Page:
This post was brought to you by Synology.
Go back in time just a decade or two, and you’ll probably remember those bulky CD and DVD albums for all the totally legal copies of movies and music your family had laying around. The family computer meanwhile was the hub for kids to do their schoolwork, where mum got her recipes and where dad read his emails.
These days though, pretty much everyone has their own device in the house, each with their own numerous files and folders of photos, videos, music and documents. And DVDs have fallen out of fashion too as many now prefer to either stream their content or download it directly to your device. However, while this all seems pretty fine and dandy, there’s still an actual limit on how much you can keep on your devices based on the storage on it.
If you’re a gamer for example, your computer’s hard drive might be full of video games instead, with no extra space for precious memories. Or maybe you’re sharing your main computer with others in the house, and so storage space has to be split among the users. Or maybe you live alone, but you’re also simply a data hoarder who saves and backs up each and every mildly important file. Well in this case, you’re going to want to consider a network attached storage (NAS).
But what’s a NAS in the first place?
First off, no we’re not referring to the rapper for all you 90s kids out there. We’re talking about a network attached storage, which is a smart storage connected to your local network whose sole purpose is to store your data. They contain a number of hard drives and can be accessed by its users over the internet. You can think of it like a warehouse for all your data, where you and your loved ones can use to keep their files into one secure and centralised storage space.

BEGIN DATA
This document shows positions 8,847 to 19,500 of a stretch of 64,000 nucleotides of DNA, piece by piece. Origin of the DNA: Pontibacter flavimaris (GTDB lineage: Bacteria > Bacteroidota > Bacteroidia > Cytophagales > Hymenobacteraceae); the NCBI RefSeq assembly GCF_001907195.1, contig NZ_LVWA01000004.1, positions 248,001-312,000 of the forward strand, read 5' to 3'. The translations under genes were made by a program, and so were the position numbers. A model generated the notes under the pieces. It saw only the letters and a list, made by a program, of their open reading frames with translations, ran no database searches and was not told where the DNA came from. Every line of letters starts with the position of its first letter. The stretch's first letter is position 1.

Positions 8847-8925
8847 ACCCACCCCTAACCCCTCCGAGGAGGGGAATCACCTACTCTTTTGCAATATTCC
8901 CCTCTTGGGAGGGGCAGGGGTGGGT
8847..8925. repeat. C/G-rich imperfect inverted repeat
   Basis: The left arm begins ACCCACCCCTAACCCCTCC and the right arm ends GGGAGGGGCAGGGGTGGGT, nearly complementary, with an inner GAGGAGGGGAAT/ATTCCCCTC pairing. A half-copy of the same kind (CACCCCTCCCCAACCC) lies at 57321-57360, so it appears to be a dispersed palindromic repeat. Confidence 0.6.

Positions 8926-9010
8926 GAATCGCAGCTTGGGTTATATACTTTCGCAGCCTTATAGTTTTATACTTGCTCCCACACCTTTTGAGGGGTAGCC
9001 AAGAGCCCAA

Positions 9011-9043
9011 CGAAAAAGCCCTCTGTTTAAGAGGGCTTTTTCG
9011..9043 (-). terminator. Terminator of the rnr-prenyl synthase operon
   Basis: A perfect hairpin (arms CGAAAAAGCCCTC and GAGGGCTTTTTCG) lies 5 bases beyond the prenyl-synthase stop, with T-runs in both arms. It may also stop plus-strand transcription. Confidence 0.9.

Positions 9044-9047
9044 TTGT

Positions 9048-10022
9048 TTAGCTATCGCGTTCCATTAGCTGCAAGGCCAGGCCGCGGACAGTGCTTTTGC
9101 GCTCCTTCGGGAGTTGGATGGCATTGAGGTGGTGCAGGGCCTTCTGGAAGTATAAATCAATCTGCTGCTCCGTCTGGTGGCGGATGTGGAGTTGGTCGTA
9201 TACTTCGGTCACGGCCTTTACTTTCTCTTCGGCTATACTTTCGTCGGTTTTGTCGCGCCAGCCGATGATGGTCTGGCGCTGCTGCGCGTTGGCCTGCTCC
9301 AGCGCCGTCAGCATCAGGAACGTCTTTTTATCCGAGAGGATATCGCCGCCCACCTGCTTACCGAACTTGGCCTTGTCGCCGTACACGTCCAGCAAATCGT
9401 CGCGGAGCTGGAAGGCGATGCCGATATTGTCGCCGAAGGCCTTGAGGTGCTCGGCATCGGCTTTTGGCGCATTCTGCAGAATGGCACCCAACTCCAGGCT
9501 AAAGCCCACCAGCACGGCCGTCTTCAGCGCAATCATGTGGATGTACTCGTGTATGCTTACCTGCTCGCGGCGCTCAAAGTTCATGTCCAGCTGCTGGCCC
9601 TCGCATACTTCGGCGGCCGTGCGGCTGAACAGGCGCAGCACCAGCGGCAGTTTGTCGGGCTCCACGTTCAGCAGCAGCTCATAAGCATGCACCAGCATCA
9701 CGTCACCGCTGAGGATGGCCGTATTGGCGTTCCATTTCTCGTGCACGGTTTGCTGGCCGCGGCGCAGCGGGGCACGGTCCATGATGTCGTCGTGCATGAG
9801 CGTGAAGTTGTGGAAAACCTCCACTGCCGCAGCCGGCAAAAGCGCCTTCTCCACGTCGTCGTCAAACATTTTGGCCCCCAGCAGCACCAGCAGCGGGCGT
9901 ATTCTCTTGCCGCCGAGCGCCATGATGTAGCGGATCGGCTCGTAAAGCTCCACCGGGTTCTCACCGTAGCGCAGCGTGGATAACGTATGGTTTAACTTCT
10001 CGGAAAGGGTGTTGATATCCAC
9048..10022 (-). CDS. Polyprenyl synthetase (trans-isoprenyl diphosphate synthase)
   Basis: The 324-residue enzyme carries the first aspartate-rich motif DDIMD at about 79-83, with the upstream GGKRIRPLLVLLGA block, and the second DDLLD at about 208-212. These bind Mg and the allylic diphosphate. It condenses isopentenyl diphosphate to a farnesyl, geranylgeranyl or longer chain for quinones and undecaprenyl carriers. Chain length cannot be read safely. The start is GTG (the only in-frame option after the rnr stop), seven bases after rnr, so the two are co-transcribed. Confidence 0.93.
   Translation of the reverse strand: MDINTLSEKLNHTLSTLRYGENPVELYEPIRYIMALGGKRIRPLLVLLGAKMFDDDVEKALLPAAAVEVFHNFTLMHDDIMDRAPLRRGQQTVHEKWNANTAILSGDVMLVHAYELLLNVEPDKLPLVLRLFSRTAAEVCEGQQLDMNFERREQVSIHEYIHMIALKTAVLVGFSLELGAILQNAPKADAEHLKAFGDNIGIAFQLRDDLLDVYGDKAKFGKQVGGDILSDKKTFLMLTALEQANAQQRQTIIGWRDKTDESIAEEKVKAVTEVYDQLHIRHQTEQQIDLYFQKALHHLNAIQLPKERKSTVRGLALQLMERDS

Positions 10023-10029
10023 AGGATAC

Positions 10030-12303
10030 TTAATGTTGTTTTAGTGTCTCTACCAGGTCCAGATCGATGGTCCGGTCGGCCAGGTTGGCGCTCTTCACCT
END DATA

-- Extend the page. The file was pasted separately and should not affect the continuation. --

You might be thinking to yourself though, “Why would I need it? Can’t I just use Google Drive? Or even a USB drive?” Well for a start, compared to cloud storage the biggest benefit of a NAS is that you physically own it. This means that no one else could get hold of your files, ever, unless you let them.
Security aside though, a NAS typically offers much more storage than a free cloud storage solution would—unless of course you’re willing to pay monthly subscription fees for. Then there’s also the possibility of the cloud storage provider being down when you need it. USB drives meanwhile may offer more portability, but a lack of off-site access and ease of losing it means it shouldn’t be your main backup option either.
With a NAS, you’ll be able to let your family upload their respective photos into a single, central storage space. Just back from a vacation? Each family member can upload them to a NAS. Missed out on a family occasion? Watch the birthday video straight off your NAS. The best NAS machines from Synology even automatically groups images together based on similar faces and places, thanks to AI technology. There are also NAS options with an SSD cache together with old school hard drives, allowing for speeding data requests while having large storage configurations.
What if my NAS gets damaged?
It should perhaps first be pointed out that there isn’t really too much to worry when it comes to data loss—assuming you’ve done the necessary prevention work such as having backups elsewhere. Synology themselves recommend a 3-2-1 solution to steer clear of data loss: have 3 copies of your files, store them on two different media, and have one off-site.